Re: R. Emmett Tyrrell, Jr.’s Alive in London:
For the most part all observations are correct. London at large carried on well. Almost everyone is back to work. You find alternate ways to get to work. The attitude in the street seems to be one of derision. I have heard more than one person say that while the deaths are awful — the sad truth is that about three million people commute into and around London everyday. Not much an attack, Mustapha! The real problem is the BBC and the like. I heard more hand wringing and moral equivalency twits than I cared to stomach last night. All the usual suspects were trotted out — Tony “wedgie” Benn was wheeled out to spill his vintage bile. It’s all our fault, we caused it, if only we would “get out” we wouldn’t have these attacks. Of course thinking people know this is all so much tripe. Thinking people know that the Islamic terrorists have no desire to be “understood” by the west, they have one non-negotiable demand: that we die. Simple. They can’t be bought off. Won’t be reasoned with. To that I quote General McAuliffe to the Germans at Bastogne: “Nuts.”
— Ron Pettengill
London, United Kingdom
As I read Bob Tyrrell’s comments about being in London yesterday when the me-go-boom faction raised its ugly head again, I was struck by the same calm, stoic view of the British on the TV channels.
Later, as I rode a shuttle bus back to where I park my car after fighting the commuter wars here in the U.S., the radio station the driver was listening to started playing Toby Keith’s “The Angry American.” When it came to the part so offensive to Peter Jennings and the MSM — “You’ll be sorry that you messed with the US of A/For we’ll put a boot in your a**, it’s the American way” — I started thinking about the historical reactions of the British. Over the years, one would have to cite cold, deliberate fury as one way they have taken care of this in the past. 7-7 will join 9-11 in the pantheon of infamy, no doubt about it.
P.S. My wife bet me that it will be less than a week before the first “progressive” cites this as an example (along with Abu Ghraib, Guantanamo, WMD, Zarqawi, OBL, beheadings, kidnappings, car bombings, canceling Beany and Cecil, or any other lame excuse for indignant pseudo-righteous behavior) of why we need a timetable to pull out of Iraq. I didn’t take her up on that.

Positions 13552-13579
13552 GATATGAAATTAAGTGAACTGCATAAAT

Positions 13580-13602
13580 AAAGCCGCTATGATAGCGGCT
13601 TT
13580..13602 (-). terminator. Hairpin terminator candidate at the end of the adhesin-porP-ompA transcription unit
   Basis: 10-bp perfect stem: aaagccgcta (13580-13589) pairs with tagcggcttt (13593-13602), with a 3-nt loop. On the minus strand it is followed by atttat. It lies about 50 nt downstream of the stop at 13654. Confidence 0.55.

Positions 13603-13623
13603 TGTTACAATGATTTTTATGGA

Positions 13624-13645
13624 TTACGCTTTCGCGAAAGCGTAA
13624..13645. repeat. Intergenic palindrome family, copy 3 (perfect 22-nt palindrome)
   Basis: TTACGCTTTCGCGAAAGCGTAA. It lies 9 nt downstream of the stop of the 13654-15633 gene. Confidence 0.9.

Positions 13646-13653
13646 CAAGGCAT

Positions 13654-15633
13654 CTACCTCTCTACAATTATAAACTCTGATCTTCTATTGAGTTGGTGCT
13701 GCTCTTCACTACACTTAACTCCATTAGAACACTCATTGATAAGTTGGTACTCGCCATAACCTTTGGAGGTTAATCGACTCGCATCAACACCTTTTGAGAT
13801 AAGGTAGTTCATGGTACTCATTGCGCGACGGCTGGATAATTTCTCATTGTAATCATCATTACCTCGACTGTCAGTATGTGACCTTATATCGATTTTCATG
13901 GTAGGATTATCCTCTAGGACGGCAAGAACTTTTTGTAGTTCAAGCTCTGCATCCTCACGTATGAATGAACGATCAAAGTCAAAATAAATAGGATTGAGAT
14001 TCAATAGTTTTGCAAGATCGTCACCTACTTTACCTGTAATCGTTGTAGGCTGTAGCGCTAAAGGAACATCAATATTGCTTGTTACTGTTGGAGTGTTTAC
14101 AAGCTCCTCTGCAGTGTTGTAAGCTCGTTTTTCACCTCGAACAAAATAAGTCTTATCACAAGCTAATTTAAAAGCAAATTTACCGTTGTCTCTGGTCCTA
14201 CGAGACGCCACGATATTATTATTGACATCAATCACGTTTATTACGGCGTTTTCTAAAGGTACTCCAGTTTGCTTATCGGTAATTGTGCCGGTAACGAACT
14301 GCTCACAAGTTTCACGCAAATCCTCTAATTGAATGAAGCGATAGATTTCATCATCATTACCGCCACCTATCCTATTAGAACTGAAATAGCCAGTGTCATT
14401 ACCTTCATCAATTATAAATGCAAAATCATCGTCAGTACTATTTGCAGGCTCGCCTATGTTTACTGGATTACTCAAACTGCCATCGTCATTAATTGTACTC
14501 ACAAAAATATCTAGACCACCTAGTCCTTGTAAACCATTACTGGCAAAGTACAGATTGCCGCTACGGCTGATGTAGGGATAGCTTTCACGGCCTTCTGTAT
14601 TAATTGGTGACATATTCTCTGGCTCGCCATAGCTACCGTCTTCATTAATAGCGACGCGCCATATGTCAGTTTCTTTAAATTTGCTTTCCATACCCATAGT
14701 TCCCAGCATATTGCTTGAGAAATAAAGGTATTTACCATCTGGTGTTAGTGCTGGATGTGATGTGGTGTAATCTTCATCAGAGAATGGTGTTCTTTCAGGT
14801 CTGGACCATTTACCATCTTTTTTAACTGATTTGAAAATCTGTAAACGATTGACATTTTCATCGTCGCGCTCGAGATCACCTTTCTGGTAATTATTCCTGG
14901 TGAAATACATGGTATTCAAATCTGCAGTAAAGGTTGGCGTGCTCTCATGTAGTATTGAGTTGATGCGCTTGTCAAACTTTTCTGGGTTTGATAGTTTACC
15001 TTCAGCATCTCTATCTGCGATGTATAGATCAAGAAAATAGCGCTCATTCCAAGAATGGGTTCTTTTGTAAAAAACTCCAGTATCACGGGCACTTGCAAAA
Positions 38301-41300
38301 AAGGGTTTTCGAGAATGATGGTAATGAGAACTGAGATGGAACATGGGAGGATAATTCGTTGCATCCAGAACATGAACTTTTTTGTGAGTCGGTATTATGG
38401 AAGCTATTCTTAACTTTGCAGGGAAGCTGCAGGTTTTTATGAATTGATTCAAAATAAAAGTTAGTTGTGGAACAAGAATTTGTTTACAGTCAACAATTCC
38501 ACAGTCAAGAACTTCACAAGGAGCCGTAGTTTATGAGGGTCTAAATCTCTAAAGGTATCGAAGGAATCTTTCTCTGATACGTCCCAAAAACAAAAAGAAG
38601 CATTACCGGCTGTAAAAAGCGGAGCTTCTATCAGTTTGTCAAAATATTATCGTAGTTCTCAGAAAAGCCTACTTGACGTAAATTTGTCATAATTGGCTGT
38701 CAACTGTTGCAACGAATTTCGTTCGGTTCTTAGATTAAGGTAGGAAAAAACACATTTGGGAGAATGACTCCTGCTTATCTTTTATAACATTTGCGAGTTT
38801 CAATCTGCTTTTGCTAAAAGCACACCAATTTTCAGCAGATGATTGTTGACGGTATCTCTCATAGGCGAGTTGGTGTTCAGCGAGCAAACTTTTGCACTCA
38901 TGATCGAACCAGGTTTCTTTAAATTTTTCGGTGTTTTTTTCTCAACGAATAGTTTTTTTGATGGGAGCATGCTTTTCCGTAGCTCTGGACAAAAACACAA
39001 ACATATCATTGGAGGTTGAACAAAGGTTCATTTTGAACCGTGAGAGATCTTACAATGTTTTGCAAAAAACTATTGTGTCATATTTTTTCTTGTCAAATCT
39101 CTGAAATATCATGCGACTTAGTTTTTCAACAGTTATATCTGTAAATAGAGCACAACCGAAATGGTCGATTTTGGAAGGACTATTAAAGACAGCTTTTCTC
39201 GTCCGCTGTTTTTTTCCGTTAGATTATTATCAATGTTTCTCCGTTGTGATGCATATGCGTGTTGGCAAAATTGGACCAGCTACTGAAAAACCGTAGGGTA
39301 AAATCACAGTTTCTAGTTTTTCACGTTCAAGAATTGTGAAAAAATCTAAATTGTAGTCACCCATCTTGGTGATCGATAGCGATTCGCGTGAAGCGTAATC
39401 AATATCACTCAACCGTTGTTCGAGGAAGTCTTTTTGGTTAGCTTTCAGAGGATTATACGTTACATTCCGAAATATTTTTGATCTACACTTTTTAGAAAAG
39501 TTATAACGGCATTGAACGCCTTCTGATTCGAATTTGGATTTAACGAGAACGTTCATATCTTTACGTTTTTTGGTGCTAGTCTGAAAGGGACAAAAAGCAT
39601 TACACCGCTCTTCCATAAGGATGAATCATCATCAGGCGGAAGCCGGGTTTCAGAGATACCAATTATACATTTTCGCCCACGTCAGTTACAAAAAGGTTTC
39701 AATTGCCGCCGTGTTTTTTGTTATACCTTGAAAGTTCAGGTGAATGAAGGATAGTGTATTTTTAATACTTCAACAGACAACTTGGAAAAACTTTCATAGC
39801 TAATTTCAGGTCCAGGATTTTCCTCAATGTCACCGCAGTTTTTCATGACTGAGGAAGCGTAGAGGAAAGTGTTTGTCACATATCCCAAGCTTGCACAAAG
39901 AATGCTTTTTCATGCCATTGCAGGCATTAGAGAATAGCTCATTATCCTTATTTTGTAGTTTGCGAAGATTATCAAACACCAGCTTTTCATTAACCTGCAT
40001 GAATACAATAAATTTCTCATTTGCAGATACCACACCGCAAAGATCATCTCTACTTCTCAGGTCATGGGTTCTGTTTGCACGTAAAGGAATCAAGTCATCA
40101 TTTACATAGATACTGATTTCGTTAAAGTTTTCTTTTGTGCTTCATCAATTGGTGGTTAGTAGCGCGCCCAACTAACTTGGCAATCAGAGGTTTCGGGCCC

— Cookie Sewell
I am less sanguine about British resolve to continue the 13 centuries’ struggle against jihad than are Messrs. Tyrrell, Tabin, and others.
The sangfroid we see on our television screens following yesterdays’ bombings, and which Mr. Tyrrell saw at first hand, is in my view a reflection of resignation and indifference, not of courage. Most Britons have responded to the bombings as one might to a hurricane. Where, oh where was the rage? They do not seem to understand that people did this to them — it was a product of intelligent design, not chance or physical necessity.
Mr. Blair’s encouraging behavior in the jihad war is, though convenient to us, a characteristically European example of disconnect between the governing elite and the electorate. The British electorate has demonstrated repeatedly that it is not interested in saving itself from dhimmitude, and, in fact, would rather not be bothered. Mr. Blair’s European enthusiasm mitigates against his effectiveness as a Western leader, for the Europe he is so eager to integrate with has itself been integrated with and subdued by the Islamic ummah. Britain is well on the way to becoming a dhimmi society, as France and other states on the Continent already have.
The most likely outcome of the July 7 London bombings is none at all: a continuation of the secular trend toward British dhimmitude.
The second most likely outcome is that called for by MP Galloway: an acceleration of this transformation.
A distant third possibility is that a tipping point was reached and that the British will rally and struggle to reverse the transformation, which is nearly complete.
Churchill, on being appointed wartime PM, famously told his driver he hoped it wasn’t too late. The situation today is even direr than it was then, for the barbarians of today are well inside the gate.
Our moral and strategic dilemma is a curious one: what can we and what should we do to defend a society which has lost interest in defending itself?
— Paul Kotik
“But now it is dinnertime. The restaurants are full. The city hums along. Soon more Islamofascists will be dead.”
Excellent. It’s like something out of T.S. Eliot.
As the Brits would say: Carry on!
Glad to hear you are OK.
— Jessica O’Connor
Bayonne, New Jersey
Mr. Tyrrell, I’m glad to hear that you’re all right!
— Rob Bleakney
Re: John Tabin’s The Strongest Link:
“The fascist monsters are widely mistaken.”
You seem to be using the word “fascist” as a hate word. It both minimizes the true source of this despicable act, and the true historic meaning of the word itself. We really shouldn’t miscue the public as to who and what the real threat is. Your emotional outburst is understandable, but please try to aim straight and use the correct ammunition.
I would like to welcome the rest of this country back to the real world. It has been an almost constant source of annoyance to me that people in this country and elsewhere seem to think that there was only one terrorist network in the world, Al Qaeda, and that it is now defunct. Because of this we can all go back to our triple lattes and concentrate on our stock portfolios, right?